The government’s incentive scheme is coming up short on the carbon emission reductions it was supposed to deliver
On 1 June the government will launch a new scheme aimed to stimulate domestic energy efficiency upgrades. It bears little relation to any new stamp duty-equivalent rebate, the scheme which prime minister David Cameron told parliament he intended to introduce as a substitute for the dramatic cuts in the original Energy Companies Obligation (ECO). This, he argued, would render the impact of the ECO reductions “deliberately carbon neutral”.
Details of the replacement scheme have now been published. And it is clear that it can at best replace just 15% of the greenhouse gas emissions reductions lost in the ECO cuts.
The new £150m a year Green Deal Home Improvement Fund will take the bulk of the new budget of £540m (across three years), which Cameron also announced. It will offer to cover 75% of cost, to a maximum of £6,000 per unit, of installing solid wall insulation. In addition, there is up £1,000 per household available to rebate the costs of delivering at least two of a range of 12 other energy saving measures – from which all cheaper options like loft insulation and draughtproofing are excluded.
Even should all of the money go to fund solid wall insulation the entire fund could only assist 25,000 installations a year
As a further incentive, those who have moved into a property in the previous 12 months can claim back a further £500. This is the only remaining echo of the stamp duty–type scheme which Cameron had promised.
The fund will replace the much-criticised £125m Green Deal Cashback scheme, which closes at the end of June.
Even should all of the money go to fund solid wall insulation the entire fund could only assist 25,000 installations a year.
It had offered incentives designed to generate interest in the wider Green Deal scheme, beyond Green Deal Finance. These were less generous, and were also only able to be installed by registered Green Deal providers. Hence only £4m has yet been claimed in cashback vouchers.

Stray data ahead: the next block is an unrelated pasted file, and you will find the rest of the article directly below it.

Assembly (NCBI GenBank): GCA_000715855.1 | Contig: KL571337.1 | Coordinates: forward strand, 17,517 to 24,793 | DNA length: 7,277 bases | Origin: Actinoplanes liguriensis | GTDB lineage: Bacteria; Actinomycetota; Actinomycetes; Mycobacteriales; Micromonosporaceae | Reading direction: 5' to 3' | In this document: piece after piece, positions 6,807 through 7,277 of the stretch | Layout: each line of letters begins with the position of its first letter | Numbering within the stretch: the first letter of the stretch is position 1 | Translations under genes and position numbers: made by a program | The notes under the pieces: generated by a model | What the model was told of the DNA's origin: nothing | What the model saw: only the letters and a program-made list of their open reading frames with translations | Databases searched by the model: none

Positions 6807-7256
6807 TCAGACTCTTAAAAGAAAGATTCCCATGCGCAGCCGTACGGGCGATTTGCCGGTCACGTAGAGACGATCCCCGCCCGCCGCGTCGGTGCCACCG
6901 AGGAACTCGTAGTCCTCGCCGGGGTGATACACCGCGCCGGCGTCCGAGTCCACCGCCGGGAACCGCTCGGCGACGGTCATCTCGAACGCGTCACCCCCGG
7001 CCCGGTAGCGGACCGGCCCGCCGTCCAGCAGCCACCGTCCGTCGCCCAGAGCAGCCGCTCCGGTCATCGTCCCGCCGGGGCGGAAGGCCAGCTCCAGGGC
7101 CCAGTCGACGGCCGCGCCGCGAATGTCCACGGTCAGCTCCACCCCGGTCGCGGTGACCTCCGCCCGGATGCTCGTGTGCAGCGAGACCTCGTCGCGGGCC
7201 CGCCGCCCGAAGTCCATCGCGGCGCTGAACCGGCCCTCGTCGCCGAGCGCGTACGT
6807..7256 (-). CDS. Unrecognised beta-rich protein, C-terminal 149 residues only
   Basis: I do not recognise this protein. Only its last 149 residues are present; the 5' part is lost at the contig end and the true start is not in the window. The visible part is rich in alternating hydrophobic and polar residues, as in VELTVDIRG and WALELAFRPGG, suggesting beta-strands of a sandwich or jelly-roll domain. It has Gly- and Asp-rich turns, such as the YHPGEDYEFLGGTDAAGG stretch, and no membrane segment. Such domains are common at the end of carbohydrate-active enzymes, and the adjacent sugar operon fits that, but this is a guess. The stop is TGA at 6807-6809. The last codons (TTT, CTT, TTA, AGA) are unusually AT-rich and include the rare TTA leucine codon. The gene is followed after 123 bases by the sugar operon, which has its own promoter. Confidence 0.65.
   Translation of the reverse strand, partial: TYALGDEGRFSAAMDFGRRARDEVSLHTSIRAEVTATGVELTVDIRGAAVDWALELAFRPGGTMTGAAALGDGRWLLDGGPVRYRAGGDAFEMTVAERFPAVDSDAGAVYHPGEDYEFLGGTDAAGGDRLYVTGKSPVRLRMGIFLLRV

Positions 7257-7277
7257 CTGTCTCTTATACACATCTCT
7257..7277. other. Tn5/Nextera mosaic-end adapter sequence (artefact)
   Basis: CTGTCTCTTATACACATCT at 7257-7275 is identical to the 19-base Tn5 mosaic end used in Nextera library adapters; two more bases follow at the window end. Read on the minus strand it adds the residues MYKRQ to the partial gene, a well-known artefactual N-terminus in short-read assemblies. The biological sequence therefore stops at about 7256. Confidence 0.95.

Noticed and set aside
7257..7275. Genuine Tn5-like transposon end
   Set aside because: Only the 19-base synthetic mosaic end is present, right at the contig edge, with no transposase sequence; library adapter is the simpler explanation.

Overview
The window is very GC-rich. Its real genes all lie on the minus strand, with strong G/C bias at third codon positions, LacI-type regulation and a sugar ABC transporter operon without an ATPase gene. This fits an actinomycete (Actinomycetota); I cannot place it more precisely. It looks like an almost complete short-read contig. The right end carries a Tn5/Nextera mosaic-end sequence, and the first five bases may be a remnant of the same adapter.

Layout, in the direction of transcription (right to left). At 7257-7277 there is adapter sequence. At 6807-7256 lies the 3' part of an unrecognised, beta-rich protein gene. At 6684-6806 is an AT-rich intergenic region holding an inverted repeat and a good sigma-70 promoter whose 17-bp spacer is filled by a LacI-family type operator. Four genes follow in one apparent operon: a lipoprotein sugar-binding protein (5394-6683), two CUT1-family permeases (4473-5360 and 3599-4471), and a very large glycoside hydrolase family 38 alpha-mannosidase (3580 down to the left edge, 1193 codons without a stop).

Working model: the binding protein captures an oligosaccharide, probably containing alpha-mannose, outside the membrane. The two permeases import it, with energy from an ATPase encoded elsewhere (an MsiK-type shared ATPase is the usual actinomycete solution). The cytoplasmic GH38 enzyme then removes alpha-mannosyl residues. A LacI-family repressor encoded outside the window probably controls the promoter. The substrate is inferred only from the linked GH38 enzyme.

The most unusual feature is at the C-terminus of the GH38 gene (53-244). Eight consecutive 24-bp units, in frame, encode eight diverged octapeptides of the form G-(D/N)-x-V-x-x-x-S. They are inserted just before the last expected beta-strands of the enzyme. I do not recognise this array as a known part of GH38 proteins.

In contrast, the new scheme will be accessible to all tradesmen with Green Deal installation qualifications, increasing the number of potential participants 50-fold.
One other major change from the Cameron announcements is that social landlords, as well as private landlords, will be able to participate in the scheme.
This has led many commentators to forecast that the bulk of the new scheme will be spent on installing solid wall insulation measures in such properties. It would compensate for the multitude of such schemes with social housing providers cancelled by the Big Six energy companies when the ECO was cut.
However, even should all of the money go to fund solid wall insulation, if the maximum grant is be claimed, the entire fund could only assist a maximum of 25,000 installations a year. This would deliver annual savings of just 83,000 tonnes of carbon dioxide. In 2012, around 75,000 solid walled homes were insulated.
The government has long conceded that the immediate impact of the ECO changes would lead to an annual savings shortfall of 600,000 tonnes of CO2. But it is clear that the new scheme can replace only 15% of the losses. It would be quite miraculous for it to replace a large proportion of the 2.9 million tonnes of lifetime carbon dioxide savings, which the government has acknowledged the truncated ECO programme will no longer be able to deliver.
Not exactly the carbon neutrality which the prime minister specifically promised, is it?
Andrew Warren is director of the Association for the Conservation of Energy